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Syracuse, New York
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Snow Mold Control


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Identifying and Managing Snow Mold in Your Lawn

Question of the Week

Snow Mold Control

For as bad as severe snowmold infections can look in early spring, they rarely cause permanent damage. Q. During the past month we've received calls and flyers from various lawn services encouraging us to purchase a special "snow mold" treatment this spring. They say that because of our long, cold winter, this disease may cause serious damage to our lawn. Do you think this is a good idea?

A. Both pink (Fusarium patch) and gray (Typhula blight) snow mold infect grass blades during periods of cool (35F-40F), wet weather from late fall through spring. Therefore, it's not bitterly cold winter temperatures that provide ideal conditions for these fungi, but rather cold, damp conditions that are so common during periodic thaws throughout the winter - and especially in March and even April.

Simply teasing apart the matted grass blades killed by snowmold with gentle upstrokes of a leaf rake is the best strategy for dealing with snowmold damage in early spring.The good news is that only grass blades are infected - not the crowns of grass plants that are located right at or just below the soil surface. Therefore, as "low-tech" as it may seem, simply breaking apart the matted crust of dead leaf blades, at left, with gentle, straight up-and-down strokes of a leaf rake - not vigorous horizontal strokes as if raking leaves - is the single best way to deal with snow mold.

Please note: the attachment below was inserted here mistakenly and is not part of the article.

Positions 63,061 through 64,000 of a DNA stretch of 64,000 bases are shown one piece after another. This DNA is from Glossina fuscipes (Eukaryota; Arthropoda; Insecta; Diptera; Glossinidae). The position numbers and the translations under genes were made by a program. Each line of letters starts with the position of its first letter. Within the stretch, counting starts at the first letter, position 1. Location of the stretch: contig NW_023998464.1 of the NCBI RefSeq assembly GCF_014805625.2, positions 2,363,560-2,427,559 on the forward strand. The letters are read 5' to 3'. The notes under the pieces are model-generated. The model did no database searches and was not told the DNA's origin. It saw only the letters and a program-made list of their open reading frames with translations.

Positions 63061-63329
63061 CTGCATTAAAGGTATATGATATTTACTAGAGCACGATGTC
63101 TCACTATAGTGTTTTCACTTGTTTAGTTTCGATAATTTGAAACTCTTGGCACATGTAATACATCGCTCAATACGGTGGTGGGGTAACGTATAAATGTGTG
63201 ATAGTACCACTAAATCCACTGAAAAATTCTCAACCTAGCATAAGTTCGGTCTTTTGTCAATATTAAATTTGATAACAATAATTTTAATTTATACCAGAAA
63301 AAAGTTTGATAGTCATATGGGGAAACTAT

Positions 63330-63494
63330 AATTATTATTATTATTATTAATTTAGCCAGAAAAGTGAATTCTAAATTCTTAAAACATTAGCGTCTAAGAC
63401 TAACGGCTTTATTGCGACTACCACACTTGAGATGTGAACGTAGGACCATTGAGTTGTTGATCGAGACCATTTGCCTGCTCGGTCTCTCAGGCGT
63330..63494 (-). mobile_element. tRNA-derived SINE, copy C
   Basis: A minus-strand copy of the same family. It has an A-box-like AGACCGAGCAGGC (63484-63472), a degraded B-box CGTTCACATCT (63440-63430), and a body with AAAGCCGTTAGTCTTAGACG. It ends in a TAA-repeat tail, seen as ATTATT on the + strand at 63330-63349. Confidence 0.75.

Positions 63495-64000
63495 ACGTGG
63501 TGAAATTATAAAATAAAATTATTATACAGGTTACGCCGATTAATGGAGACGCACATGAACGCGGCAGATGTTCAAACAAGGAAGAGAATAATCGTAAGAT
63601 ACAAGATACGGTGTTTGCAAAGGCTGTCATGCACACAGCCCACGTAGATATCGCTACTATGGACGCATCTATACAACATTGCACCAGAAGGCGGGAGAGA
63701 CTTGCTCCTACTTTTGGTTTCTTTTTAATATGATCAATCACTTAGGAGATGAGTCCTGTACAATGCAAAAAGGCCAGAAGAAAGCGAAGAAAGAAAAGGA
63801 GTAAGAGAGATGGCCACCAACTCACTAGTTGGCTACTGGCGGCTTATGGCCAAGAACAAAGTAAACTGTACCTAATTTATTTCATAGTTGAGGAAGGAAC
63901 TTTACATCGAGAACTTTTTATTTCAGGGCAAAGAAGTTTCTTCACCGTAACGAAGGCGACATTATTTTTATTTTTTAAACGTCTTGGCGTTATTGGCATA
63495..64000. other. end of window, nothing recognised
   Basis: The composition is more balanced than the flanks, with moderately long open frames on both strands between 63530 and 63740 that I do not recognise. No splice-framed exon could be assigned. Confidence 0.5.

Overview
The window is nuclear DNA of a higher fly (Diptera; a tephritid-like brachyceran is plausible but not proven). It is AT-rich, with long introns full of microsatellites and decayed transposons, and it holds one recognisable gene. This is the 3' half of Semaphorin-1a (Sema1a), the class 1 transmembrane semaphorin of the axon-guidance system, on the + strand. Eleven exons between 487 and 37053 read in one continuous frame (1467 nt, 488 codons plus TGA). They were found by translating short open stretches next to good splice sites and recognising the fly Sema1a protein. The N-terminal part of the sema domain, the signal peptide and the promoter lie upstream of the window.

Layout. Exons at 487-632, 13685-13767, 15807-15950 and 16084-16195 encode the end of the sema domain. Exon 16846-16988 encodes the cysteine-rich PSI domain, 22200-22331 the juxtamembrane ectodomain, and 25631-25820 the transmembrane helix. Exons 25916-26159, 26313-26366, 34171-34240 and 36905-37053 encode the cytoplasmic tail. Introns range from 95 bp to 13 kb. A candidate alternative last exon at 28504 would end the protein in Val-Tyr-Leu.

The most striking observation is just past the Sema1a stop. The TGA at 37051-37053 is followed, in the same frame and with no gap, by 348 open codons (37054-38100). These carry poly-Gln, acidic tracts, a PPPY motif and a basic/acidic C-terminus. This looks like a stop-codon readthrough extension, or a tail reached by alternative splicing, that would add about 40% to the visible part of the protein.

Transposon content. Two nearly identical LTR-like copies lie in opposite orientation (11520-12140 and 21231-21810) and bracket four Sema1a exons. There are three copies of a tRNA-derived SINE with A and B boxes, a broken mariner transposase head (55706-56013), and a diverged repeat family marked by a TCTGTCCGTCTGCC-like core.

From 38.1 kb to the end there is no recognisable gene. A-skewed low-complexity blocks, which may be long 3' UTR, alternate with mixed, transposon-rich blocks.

As tedious as this may sound - especially if you have a big lawn - breaking apart the crusted leaf blades will allow sunlight to warm the soil more quickly, encouraging new grass blades to quickly grow through the decaying layer of dead leaf blades. In fact, don't even try to rake off the dead grass blades, as doing so may also encourage the germination of dormant crabgrass seed if too much sunlight reaches the soils surface.

In most cases, by the time you've mowed your lawn a couple of times, you won't even be able to see where the patches of snow mold were most severe in your lawn.

To reduce the severity of snow mold infections in the future keep mowing your lawn until it stops growing in the fall - which may mean Thanksgiving, or even later in some years! Also, do not fertilize your lawn between the middle of September and roughly the middle of November. And, core aerate your lawn once each year in late August or early September to encourage the decomposition of thatch that may harbor dormant spores of snow mold fungi.